Proposed environmental rule changes threaten fish spawning areas in Alaska
The U.S. Environmental Protection Agency, together with the Alaska Department of Environmental Conservation, are attempting to loosen water pollution standards in areas where fish spawn, according to Alaska Public Media.
The rule change, initially proposed in 2006, would alter how the state enforces the Clean Water Act, which is the main tool used by federal agencies to regulate water standards. The change are designed to assist the state’s mining community, which has argued the current standards set in place by the Clean Water Act are too difficult to meet.
“Alaska’s a beautiful, pristine place, and there is no pollution and certainly the background water quality is excellent,” said Frank Bergstrom, who has been active in Alaska’s mining industry for four decades. “So if you follow the Clean Water Act to the detail, you pretty much have to discharge distilled water.”
Alaska does allow “mixing zones,” which let industry sites such as mines and oil refineries to exceed the standards set by the Clean Water act in certain areas. These areas do not include spawning grounds, although in 2004, then-governor Frank Murkowski proposed overturning that ban.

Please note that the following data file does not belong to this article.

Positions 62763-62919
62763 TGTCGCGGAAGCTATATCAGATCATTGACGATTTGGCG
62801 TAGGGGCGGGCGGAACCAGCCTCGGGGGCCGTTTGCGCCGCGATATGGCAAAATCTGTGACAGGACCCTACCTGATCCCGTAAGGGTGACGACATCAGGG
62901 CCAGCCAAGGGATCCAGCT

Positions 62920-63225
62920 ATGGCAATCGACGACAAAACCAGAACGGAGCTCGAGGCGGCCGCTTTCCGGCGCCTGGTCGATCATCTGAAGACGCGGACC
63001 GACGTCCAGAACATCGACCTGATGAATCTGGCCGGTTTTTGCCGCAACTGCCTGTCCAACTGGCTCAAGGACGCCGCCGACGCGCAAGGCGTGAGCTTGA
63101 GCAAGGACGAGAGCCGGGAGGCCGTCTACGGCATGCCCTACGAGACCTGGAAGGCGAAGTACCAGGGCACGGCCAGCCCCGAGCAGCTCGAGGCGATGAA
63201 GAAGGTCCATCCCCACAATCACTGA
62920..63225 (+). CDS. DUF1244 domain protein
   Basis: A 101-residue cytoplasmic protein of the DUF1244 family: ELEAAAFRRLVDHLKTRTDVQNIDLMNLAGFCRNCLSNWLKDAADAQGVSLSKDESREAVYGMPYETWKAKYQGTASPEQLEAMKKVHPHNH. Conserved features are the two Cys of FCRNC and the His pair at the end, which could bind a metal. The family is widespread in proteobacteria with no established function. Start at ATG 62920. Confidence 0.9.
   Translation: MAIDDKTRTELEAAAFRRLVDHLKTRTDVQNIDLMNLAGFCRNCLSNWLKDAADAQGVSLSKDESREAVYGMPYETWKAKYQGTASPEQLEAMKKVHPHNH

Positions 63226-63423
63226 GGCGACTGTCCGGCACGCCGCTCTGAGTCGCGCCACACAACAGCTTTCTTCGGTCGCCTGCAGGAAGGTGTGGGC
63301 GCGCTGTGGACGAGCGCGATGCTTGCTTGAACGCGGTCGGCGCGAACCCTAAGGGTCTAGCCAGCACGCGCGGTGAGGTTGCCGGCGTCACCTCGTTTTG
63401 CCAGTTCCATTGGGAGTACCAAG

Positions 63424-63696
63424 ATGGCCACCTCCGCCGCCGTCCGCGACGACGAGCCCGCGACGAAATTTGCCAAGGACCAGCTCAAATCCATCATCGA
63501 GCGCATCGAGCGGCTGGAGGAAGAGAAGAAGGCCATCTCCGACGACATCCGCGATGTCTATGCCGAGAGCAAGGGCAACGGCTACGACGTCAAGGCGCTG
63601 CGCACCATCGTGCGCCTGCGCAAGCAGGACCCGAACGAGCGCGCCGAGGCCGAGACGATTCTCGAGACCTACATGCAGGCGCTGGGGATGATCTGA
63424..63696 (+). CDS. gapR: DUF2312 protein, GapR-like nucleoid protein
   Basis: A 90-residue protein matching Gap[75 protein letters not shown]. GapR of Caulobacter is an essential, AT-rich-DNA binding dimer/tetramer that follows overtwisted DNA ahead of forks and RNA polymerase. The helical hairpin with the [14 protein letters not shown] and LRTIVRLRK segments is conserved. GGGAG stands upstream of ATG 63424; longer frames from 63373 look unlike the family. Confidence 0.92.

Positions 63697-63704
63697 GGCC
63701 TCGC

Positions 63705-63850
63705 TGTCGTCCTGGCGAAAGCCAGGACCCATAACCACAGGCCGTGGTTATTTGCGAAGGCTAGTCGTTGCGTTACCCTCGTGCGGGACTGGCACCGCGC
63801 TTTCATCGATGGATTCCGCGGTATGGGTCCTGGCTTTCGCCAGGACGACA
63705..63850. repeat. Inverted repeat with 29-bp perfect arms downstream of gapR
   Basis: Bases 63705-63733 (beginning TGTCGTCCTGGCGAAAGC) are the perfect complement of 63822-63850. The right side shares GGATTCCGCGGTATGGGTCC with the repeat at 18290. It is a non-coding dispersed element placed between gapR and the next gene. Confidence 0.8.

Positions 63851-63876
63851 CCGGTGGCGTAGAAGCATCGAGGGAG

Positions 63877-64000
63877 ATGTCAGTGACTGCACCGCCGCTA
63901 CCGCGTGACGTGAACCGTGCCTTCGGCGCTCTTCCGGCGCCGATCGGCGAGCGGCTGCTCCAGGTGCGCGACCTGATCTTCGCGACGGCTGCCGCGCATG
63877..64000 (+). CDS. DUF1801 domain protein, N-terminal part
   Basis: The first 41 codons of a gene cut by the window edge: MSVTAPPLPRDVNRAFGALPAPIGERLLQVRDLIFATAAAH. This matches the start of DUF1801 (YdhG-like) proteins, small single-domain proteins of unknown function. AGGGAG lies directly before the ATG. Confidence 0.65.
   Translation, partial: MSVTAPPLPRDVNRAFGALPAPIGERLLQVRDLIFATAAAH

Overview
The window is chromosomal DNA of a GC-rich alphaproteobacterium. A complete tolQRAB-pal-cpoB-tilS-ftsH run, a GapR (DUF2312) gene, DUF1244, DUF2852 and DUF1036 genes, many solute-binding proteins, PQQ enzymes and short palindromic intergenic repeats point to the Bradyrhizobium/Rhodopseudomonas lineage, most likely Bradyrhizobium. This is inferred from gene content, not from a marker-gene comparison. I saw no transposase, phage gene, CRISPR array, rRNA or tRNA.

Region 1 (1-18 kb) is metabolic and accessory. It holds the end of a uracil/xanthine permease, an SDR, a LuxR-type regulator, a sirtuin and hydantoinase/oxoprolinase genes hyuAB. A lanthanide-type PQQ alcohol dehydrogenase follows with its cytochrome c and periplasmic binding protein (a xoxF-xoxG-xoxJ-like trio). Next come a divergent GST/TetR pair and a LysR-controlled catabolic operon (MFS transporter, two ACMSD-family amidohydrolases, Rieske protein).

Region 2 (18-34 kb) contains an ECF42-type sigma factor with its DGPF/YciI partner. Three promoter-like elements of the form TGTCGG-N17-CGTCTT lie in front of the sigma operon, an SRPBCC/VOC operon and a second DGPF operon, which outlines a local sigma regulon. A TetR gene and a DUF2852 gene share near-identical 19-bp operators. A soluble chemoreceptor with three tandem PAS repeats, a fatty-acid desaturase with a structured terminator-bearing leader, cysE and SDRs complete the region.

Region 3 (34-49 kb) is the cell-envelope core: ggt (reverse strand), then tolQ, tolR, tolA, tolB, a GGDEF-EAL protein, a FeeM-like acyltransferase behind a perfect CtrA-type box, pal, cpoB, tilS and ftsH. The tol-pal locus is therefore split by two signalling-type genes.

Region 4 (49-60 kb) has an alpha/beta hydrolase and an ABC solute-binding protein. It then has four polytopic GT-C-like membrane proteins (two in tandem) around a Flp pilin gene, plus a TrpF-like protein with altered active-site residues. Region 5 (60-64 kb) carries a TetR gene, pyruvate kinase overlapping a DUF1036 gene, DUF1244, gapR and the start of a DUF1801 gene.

The proposed changes to the mixing zone standard read as follows: “The mixing zone will not preclude or limit established processing activities or established commercial, sport, personal-use, or subsistence fish and shellfish harvesting; result in a reduction in fish or shellfish population levels; result in permanent or irreparable displacement of indigenous organisms… or form a barrier to migratory species or fish passage.”
Proponents of the revisions point to the fact that mixing zones will not be allowed in spawning areas for certain species including Arctic grayling, northern pike, lake trout, brook trout, anadromous or resident rainbow trout, Arctic char, cutthroat trout, burbot, and landlocked coho salmon, chinook salmon, or sockeye salmon.
Those against the ban are afraid that it would pave the way for controversial mining sites such as Pebble Mine, which many say would threaten Bristol Bay salmon.
“It’s something where you could basically drive a truck through the loophole,” Environmental lawyer Vicki Clark said.